A constitutional democratic republic is a type of government based on the principles of a constitution in which officials elected by the people represent the people in the legislative and governing processes. A constitutional republic is not a direct democracy in that a mere plurality of the voters does not get to control the processes of the government directly.
The United States is an example of a constitutional democratic republic. The government is run according to the principles of an established Constitution, and the people do not pass laws based on a direct majority. Rather, they elect representatives to a legislative body who can then represent their interests but who can only pass laws that adhere to the principles of the Constitution.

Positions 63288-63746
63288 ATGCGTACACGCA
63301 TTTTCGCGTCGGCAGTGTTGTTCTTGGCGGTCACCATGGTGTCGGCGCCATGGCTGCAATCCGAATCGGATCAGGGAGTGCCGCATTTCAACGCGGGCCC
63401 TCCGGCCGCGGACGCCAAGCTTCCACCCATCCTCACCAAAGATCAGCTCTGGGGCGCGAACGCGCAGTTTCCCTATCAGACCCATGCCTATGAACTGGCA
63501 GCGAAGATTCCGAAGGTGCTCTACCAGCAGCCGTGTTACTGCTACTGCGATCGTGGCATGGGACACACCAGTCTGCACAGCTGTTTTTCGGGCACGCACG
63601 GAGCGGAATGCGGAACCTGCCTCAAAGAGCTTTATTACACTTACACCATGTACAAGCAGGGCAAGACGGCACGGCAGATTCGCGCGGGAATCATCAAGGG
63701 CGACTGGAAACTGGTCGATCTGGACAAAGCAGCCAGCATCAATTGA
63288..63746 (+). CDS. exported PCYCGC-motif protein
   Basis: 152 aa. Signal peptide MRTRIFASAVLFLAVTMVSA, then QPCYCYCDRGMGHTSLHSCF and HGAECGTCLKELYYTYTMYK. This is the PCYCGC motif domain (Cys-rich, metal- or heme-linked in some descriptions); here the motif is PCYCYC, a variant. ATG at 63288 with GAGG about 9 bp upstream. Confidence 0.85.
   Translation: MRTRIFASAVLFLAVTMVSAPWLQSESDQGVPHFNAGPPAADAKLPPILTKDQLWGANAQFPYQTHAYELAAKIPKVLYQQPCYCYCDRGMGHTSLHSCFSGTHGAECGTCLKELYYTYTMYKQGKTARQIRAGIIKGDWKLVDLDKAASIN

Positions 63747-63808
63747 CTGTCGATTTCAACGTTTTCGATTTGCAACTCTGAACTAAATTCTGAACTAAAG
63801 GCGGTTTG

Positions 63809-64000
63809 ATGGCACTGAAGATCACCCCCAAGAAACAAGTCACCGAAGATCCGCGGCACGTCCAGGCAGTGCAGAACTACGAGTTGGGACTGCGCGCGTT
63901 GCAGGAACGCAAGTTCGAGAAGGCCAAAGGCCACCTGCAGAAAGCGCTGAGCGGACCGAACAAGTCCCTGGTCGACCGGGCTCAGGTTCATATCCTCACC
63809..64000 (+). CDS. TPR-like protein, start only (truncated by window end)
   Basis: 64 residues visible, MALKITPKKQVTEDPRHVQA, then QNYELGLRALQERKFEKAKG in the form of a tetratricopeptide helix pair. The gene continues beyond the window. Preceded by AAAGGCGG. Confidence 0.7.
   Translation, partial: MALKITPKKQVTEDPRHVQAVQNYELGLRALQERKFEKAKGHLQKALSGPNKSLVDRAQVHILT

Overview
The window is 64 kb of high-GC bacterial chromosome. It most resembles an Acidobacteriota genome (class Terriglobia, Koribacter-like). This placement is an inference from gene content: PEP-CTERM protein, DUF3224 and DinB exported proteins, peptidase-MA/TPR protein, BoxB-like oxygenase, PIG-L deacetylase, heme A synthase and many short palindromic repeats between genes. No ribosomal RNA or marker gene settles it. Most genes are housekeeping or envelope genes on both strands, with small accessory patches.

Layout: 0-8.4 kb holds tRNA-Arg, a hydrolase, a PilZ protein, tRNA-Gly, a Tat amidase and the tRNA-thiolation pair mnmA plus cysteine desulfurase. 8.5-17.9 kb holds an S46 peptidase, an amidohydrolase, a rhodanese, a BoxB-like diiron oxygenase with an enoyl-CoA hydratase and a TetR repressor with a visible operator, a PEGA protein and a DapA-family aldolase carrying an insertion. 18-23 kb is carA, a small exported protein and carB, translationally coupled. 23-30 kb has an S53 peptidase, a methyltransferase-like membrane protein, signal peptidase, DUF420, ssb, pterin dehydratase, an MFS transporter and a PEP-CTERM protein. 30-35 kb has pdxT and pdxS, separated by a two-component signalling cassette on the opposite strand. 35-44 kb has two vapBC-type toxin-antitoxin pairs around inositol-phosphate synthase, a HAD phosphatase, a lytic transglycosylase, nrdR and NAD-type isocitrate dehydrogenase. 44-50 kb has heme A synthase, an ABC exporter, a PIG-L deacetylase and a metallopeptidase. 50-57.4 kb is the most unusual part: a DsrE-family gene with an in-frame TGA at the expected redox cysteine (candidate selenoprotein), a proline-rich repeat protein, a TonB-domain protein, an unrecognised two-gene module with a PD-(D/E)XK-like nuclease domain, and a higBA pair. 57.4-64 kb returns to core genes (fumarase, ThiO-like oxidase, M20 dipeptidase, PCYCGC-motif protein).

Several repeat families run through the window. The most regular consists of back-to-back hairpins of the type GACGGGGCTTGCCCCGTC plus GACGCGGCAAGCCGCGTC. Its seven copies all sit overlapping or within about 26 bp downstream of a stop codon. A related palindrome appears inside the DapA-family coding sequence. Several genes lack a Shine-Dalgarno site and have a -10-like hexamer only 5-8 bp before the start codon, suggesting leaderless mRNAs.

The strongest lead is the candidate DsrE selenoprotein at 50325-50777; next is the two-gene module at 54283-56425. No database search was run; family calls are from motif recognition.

One of the main principles of the U.S. Constitution is the division of powers among the three parts of the government, the executive, legislative, and judicial branches, through a system of checks and balances. The executive branch has the power to veto laws passed by the legislative branch that it deems unconstitutional. If challenged by the people, the judicial branch has the power to strike down laws it considers unconstitutional. The legislative branch, however, retains the powers to revise such laws so that it meets the constitutional benchmarks as expressed by other branches, and it also retains the important power of passing new laws.